Sharbendu De is a lens-based artist, academic and a writer from India with over 15 years of experience. His philosophy is influenced by deliberations on the human society, gender, climate change, environmental degradation and its impact on human and non-human societies as well as the debates on ‘time’ and ‘space’. He is exploring a contemporary vocabulary while positing his aesthetics in the ethnicity of his cultural roots beyond the confines of objectivity and truth in a post-truth era. He uses a host of storytelling approaches including documentary, conceptual, staged and constructed as well as uses audio and video.
De has an MA in Photojournalism from the University of Westminster, London (2010). Alongside his practice, he presently teaches photography and Visual Arts at Jamia Millia Islamia University, New Delhi, and Sri Aurobindo Centre for Art & Communication, New Delhi. In 2018, Feature Shoot recognised him as an Emerging Photographer of the Year. He was also shortlisted for Lucie Foundation’s Emerging Artist of the Year Scholarship 2018.
De’s seven-year-long project Imagined Homeland (IH; 2013- ongoing) on the Lisu tribe (Arunachal Pradesh, India) won the 2018 Lucie Foundation’s Photo Made Scholarship, received an Art Research grant from the India Foundation for the Arts (2017), was shortlisted for Lucie Foundation’s ‘Photo Made Scholarship 2017’ and was a nominee for PhotogrVhy Grant 2017. It will be showcased in FORMAT, U.K. (15 Mar-14 April 2019). His conceptual series Between Grief and Nothing (2015-16)’ on trauma as an aftermath of the Nepal earthquakes was exhibited in Econtros da Imagem (2016), Photo Kathmandu (2017) and Geothe Institut (New Delhi, 2016; Mumbai, 2017), cited in WITNESS (a World Press Photo magazine), featured in GUP, LensCulture, Invisible Photographer Asia, PIX Quarterly, Der Greif, Dodho etc. He has exhibited in France, USA, Georgia, Portugal, U.K., Nepal and across India.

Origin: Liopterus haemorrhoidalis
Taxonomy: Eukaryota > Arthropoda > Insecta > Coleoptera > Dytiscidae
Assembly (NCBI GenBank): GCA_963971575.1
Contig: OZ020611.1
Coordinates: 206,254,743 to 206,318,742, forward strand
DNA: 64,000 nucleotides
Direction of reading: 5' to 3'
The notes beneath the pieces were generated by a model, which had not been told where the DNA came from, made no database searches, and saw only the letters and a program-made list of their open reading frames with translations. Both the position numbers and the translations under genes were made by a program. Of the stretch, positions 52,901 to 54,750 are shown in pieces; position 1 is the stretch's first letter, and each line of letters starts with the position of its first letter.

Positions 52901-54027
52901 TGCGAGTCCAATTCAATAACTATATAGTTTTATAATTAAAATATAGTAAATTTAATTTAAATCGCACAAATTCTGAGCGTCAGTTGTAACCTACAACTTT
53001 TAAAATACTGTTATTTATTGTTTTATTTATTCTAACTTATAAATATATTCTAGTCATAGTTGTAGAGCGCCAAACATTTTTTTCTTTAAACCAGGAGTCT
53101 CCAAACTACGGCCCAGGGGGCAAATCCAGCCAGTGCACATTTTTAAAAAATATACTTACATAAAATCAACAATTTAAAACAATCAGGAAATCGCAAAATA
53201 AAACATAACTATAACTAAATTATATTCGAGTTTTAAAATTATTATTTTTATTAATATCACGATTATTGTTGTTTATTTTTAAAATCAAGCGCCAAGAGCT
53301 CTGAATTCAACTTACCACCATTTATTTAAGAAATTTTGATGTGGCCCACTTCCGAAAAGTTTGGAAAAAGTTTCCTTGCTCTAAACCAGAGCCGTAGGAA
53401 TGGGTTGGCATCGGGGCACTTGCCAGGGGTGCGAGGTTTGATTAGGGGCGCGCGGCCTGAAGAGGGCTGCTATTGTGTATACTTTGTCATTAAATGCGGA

De has worked in seven natural disasters including the Nepal earthquakes (2015), Jammu & Kashmir Floods (2014), Uttarakhand flash floods (2013 & 2014) and the Asian Tsunami (2004-08). He’s widely travelled across India, Nepal, Myanmar and Bangladesh, and photographed stories on environmental conservation, human rights, gender, tribal rights etc. His work has been featured in various national and international publications. De mostly works for international not for profits and cultural organisations. He lives in New Delhi.